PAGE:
August 12, 2009

Why National Healthcare is a Bad Idea, from one who oughta know

This is from Ambulance Driver, who has one of the finest blogs I have ever laid eyes on.  The guy is an absolutely fantastic writer.  He’ll make you laugh, he will make you cry, and he will make you think.  It is not political, but it is awesome.

Welcome To MY World

Lest you think ER and EMS abuse is a fairly uncommon occurrence and a mere drop in the bucket of health care costs, comes this little tidbit from the Austin American-Statesman:

In the past six years, eight people from Austin and one from Luling racked up 2,678 emergency room visits in Central Texas, costing hospitals, taxpayers and others $3 million, according to a report from a nonprofit made up of hospitals and other providers that care for the uninsured and low-income Central Texans.
Hospitals in every corner of this country can quote comparable figures. It's not even a purely urban phenomenon; it happens on a daily basis at PGHNSTRACH, and thousands of other small hospitals in every little hamlet in the United States.
And the vast majority of all those ER visits are paid for by you and me with our tax dollars. Now, the authors of the report would rather be horsewhipped than draw conclusions about the socioeconomic status of the most egregious abusers, but I am under no such constraints.

Let's just say that Aetna and Blue Cross ain't footing that three million dollar bill, shall we?
No privately insured patient visits an ER that often. If they did, one of two things would happen: They'd either lose their coverage or it would capitate, or they'd die shortly from their catastrophic illness.
No, that three million dollar bill, in Austin alone, is footed by the taxpayers. Proponents of a national health care plan would have you believe that the problem is one of access, that the 15% of uninsured in this country have nowhere to turn but the ER for their care.
Horse. Shit.
All nine of these people that racked up this bill - and I'll quote the figure again just because it's so disgusting: three. frickin. million. smackeroons. - got 24/7 access to quality health care. An average of 50 ER visits per year, per person, in fact.
Anywhere in this country, if you want an inappropriate antibiotic prescription for your viral respiratory infection, or a pregnancy test that you can purchase at Walgreens for $12, you can go to your ER for it, at 3:00 am if you like, and not be asked for payment.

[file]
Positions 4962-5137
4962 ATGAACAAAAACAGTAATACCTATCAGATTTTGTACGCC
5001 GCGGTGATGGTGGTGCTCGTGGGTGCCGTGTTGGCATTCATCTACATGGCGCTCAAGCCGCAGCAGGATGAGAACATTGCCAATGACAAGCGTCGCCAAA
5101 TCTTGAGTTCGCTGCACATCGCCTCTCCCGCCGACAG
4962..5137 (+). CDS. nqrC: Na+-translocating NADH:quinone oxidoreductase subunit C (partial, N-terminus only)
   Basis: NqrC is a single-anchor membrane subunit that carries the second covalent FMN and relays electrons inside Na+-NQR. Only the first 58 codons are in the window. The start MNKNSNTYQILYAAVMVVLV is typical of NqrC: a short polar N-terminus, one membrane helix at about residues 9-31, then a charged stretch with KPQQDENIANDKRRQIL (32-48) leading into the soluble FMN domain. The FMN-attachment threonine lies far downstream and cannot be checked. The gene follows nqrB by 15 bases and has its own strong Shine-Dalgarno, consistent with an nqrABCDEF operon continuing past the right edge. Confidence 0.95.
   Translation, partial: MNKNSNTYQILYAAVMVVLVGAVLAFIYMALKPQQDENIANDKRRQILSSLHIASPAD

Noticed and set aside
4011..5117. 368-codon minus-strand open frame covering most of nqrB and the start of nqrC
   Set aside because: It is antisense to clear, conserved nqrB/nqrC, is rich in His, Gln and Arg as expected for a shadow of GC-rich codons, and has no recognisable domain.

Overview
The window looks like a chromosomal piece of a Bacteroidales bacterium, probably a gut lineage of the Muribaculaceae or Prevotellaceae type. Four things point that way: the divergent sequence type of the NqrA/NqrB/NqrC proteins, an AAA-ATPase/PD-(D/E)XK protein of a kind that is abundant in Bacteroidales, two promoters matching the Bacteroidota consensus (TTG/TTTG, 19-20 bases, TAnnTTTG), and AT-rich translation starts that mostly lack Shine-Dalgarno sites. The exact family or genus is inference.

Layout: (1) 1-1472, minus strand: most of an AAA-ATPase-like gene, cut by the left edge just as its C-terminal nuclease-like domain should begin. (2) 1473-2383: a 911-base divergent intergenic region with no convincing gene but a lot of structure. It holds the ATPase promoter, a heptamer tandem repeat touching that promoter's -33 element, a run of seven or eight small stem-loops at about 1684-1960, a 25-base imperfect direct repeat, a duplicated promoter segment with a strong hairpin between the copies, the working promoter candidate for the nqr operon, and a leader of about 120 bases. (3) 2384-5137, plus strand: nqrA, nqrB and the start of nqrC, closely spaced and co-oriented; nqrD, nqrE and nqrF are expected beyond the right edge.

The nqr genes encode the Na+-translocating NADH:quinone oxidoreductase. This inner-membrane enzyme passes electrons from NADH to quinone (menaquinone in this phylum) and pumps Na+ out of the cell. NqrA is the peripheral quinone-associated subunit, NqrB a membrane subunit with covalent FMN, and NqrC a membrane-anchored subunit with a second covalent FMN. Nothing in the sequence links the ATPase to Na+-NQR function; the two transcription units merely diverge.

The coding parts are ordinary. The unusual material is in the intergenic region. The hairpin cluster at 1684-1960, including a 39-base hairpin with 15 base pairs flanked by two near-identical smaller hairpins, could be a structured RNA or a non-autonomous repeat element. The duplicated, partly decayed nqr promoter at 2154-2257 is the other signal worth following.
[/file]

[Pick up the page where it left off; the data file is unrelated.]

And people do. After all, it's their right. Right?
No, the problem isn't one of lack of access. The problem is the entitlement mentality run amok. If you've got private insurance, an ER visit comes after a simple decision: "What's more important - my ER copay, or my utility bill/groceries/mortgage/car payment?"
And generally, they make a reasonable decision about which is more important.
When you have no financial stake in your own health care, such decisions aren't necessary. If politicians want to cause health care in this country to collapse under its own weight, there's a simple way to go about it:
Make it free to all citizens.
Except of course, it isn't free. Anyone who has ever gaped in disbelief at their paycheck stub knows that.
If you want to fix health care in this country, I can tell you how to do it in six easy steps, taken straight from AD's Simple in Concept, but Complex in Execution Files:
1. Strengthen primary care by shifting reimbursement away from the current procedure-based model, and forgive medical school loans to any medical student entering a primary care field. In twenty years, maybe less, the problem of primary care access will be solved.
2. Repeal or drastically overhaul EMTALA. Put an end to the indentured servitude of ER doctors who are forced to provide a substantial portion of their services to people who don't need to be in an ER in the first place.
3. Institute a copay system for ER visits for Medicaid recipients. As long as the care is free, there will be no incentive to use it intelligently. And by taking the steps in #1, there will be far more primary care clinics willing to see Medicaid patients.
4. Institute a review system for ER visits by Medicaid recipients who also receive food stamps or other forms of public assistance. Anything determined not to be an emergency, take the copay out of their other benefits. If a citizen who pays for their insurance is forced to decide between other bills and their ER copay, why shouldn't we expect the same of people on Medicaid, who aren't required to pay premiums of any sort?
5. Come to some sort of compassionate, but reasonable, standard of how much futile care we are willing to subsidize. 27% of Medicare expenditures are spent on people in their last year of life. I'm not advocating feeding Grandma to the coyotes after she breaks her hip, but any nurse, doctor or EMT who has ever cared for a nursing home patient knows that, for a great many of them, we only prolong their suffering, not their life by any reasonable measure.
6. Once we've implemented Steps 1-5, we should have eased the burden on Emergency Departments, stopped the exodus of primary care physicians to more lucrative fields like plumbing and commercial landscaping, improved access to primary care, and forced Medicaid recipients to take some financial responsiblity for their health care, I figure that only leaves the non-productive malingerers in our society who refuse to modify their behavior.
For those guys, I say let PETA shelter 'em.

A Day In The Life Of An Ambulance Driver

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